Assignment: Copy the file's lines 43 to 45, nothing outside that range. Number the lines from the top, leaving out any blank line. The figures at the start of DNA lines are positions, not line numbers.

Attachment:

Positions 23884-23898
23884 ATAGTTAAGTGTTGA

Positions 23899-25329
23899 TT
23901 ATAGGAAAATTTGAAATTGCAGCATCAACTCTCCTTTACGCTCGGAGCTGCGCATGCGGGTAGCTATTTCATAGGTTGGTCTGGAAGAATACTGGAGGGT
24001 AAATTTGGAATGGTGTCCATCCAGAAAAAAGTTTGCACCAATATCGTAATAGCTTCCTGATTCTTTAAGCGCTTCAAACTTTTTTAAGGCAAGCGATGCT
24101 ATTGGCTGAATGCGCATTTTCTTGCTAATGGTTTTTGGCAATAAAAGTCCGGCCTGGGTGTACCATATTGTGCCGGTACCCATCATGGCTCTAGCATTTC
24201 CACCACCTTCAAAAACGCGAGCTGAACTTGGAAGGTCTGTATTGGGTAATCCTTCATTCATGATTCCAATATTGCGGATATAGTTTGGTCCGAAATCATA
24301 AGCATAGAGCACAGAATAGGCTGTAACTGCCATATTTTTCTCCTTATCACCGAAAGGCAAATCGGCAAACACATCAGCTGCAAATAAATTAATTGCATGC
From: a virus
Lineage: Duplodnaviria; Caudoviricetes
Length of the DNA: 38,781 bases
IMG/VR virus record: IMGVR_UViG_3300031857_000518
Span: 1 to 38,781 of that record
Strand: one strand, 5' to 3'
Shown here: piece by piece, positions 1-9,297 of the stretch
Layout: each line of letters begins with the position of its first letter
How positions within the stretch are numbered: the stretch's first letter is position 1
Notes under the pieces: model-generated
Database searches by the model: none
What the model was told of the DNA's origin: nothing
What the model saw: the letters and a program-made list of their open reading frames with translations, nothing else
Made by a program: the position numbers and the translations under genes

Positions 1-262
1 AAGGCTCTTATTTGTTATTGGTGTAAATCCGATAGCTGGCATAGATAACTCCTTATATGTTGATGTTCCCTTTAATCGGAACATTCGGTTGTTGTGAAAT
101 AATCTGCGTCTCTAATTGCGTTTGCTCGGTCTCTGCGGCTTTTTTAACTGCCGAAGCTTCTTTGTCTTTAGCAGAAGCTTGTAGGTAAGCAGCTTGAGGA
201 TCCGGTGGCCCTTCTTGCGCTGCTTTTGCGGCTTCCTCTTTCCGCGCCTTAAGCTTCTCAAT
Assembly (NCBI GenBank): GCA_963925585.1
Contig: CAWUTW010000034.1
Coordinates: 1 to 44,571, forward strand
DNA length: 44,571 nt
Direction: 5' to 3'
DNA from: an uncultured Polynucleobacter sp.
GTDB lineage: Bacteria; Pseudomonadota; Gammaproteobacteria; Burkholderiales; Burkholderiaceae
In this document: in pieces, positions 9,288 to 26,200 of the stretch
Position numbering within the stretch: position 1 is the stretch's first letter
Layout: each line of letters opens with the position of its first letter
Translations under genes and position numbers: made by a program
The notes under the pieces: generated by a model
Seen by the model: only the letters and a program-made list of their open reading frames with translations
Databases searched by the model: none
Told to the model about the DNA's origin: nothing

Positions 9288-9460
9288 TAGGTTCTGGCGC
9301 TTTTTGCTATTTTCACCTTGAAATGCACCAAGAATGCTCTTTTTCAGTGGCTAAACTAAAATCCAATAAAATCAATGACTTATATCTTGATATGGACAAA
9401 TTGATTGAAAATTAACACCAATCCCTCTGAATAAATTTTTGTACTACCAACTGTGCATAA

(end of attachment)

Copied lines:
Positions 9288-9460
9288 TAGGTTCTGGCGC
9301 TTTTTGCTATTTTCACCTTGAAATGCACCAAGAATGCTCTTTTTCAGTGGCTAAACTAAAATCCAATAAAATCAATGACTTATATCTTGATATGGACAAA